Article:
Resources tagged with: Mathematical reasoning & proof

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Broad Topics > Thinking Mathematically > Mathematical reasoning & proof

Rhombus in Rectangle

Age 14 to 16 Challenge Level:

Take any rectangle ABCD such that AB > BC. The point P is on AB and Q is on CD. Show that there is exactly one position of P and Q such that APCQ is a rhombus.

Towering Trapeziums

Age 14 to 16 Challenge Level:

Can you find the areas of the trapezia in this sequence?

Cosines Rule

Age 14 to 16 Challenge Level:

Three points A, B and C lie in this order on a line, and P is any point in the plane. Use the Cosine Rule to prove the following statement.

Lens Angle

Age 14 to 16 Challenge Level:

Find the missing angle between the two secants to the circle when the two angles at the centre subtended by the arcs created by the intersections of the secants and the circle are 50 and 120 degrees.

Zig Zag

Age 14 to 16 Challenge Level:

Four identical right angled triangles are drawn on the sides of a square. Two face out, two face in. Why do the four vertices marked with dots lie on one line?

Age 14 to 16 Challenge Level:

A picture is made by joining five small quadrilaterals together to make a large quadrilateral. Is it possible to draw a similar picture if all the small quadrilaterals are cyclic?

Round and Round

Age 14 to 16 Challenge Level:

Prove that the shaded area of the semicircle is equal to the area of the inner circle.

The Pillar of Chios

Age 14 to 16 Challenge Level:

Semicircles are drawn on the sides of a rectangle. Prove that the sum of the areas of the four crescents is equal to the area of the rectangle.

Pareq Exists

Age 14 to 16 Challenge Level:

Prove that, given any three parallel lines, an equilateral triangle always exists with one vertex on each of the three lines.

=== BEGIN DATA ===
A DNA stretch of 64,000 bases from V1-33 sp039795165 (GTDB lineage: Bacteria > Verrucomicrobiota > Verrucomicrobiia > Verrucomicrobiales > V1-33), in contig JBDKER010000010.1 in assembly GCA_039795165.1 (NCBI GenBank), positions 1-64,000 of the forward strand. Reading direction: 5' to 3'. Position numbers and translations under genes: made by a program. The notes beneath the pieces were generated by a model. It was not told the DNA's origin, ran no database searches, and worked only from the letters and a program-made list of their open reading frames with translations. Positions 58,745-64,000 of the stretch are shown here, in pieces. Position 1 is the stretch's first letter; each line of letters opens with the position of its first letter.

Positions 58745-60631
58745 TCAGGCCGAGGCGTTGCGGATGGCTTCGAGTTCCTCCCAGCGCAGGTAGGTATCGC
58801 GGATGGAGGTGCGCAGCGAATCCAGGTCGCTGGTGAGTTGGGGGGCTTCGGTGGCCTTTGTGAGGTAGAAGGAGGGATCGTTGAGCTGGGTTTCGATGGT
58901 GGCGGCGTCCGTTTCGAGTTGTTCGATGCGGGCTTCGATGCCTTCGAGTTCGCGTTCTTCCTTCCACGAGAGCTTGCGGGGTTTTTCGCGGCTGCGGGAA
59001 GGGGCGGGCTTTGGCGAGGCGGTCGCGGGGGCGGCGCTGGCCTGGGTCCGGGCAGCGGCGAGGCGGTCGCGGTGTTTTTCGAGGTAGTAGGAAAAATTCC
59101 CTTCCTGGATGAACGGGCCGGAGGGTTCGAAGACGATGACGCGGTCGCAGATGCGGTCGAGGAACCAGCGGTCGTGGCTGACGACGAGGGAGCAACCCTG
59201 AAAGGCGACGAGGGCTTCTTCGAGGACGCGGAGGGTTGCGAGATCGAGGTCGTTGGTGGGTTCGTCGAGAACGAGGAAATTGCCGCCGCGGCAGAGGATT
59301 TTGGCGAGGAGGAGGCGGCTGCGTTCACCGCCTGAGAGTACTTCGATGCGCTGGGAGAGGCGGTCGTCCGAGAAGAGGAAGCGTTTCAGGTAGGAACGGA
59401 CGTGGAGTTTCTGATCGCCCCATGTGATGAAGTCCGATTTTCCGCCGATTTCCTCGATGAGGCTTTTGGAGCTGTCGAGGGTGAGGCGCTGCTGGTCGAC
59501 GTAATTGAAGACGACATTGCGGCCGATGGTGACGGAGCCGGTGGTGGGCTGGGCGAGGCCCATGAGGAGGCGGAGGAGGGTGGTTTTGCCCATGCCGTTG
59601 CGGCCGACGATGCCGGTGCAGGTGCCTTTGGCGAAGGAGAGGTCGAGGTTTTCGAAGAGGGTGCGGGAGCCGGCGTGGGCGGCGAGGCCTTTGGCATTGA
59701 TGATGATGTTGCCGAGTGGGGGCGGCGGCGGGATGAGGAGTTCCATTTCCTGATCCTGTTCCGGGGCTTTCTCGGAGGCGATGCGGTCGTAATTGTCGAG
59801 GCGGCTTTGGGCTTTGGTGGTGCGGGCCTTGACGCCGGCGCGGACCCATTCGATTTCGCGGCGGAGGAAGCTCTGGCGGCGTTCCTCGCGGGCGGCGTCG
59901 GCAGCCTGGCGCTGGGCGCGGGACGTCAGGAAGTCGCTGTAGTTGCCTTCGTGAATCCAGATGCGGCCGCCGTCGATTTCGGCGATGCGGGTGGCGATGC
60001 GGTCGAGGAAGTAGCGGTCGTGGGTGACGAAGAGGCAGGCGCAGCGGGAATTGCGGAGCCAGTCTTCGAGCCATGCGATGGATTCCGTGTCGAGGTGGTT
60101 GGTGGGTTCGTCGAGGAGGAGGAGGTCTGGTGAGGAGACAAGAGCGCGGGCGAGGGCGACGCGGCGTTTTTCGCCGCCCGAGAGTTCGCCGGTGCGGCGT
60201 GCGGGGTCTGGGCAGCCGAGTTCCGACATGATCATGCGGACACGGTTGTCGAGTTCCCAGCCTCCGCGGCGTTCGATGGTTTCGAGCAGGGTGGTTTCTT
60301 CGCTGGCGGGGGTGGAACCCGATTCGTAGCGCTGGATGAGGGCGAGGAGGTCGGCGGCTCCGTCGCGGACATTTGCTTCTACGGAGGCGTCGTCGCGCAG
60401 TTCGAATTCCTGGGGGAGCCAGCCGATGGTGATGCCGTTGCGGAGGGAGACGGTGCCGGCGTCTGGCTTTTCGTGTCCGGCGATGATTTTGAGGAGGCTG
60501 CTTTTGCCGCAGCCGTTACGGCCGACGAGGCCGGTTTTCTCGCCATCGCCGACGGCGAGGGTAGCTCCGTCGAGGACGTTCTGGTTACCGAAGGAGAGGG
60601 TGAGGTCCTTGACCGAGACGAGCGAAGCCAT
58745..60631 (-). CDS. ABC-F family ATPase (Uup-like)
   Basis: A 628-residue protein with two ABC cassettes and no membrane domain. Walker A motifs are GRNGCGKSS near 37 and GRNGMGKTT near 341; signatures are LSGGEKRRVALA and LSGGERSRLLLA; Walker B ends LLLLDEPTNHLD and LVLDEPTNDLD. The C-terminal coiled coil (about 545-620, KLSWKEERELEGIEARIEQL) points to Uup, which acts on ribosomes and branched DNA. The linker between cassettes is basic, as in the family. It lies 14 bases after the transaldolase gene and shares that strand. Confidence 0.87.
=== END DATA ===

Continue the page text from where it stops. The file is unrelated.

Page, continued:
Triangular Intersection

Age 14 to 16 Short Challenge Level:

What is the largest number of intersection points that a triangle and a quadrilateral can have?

Pythagoras Proofs

Age 14 to 16 Challenge Level:

Can you make sense of these three proofs of Pythagoras' Theorem?

Find the Fake

Age 14 to 16 Challenge Level:

There are 12 identical looking coins, one of which is a fake. The counterfeit coin is of a different weight to the rest. What is the minimum number of weighings needed to locate the fake coin?

Fitting In

Age 14 to 16 Challenge Level:

The largest square which fits into a circle is ABCD and EFGH is a square with G and H on the line CD and E and F on the circumference of the circle. Show that AB = 5EF. Similarly the largest. . . .

Circle Box

Age 14 to 16 Challenge Level:

It is obvious that we can fit four circles of diameter 1 unit in a square of side 2 without overlapping. What is the smallest square into which we can fit 3 circles of diameter 1 unit?

Long Short

Age 14 to 16 Challenge Level:

What can you say about the lengths of the sides of a quadrilateral whose vertices are on a unit circle?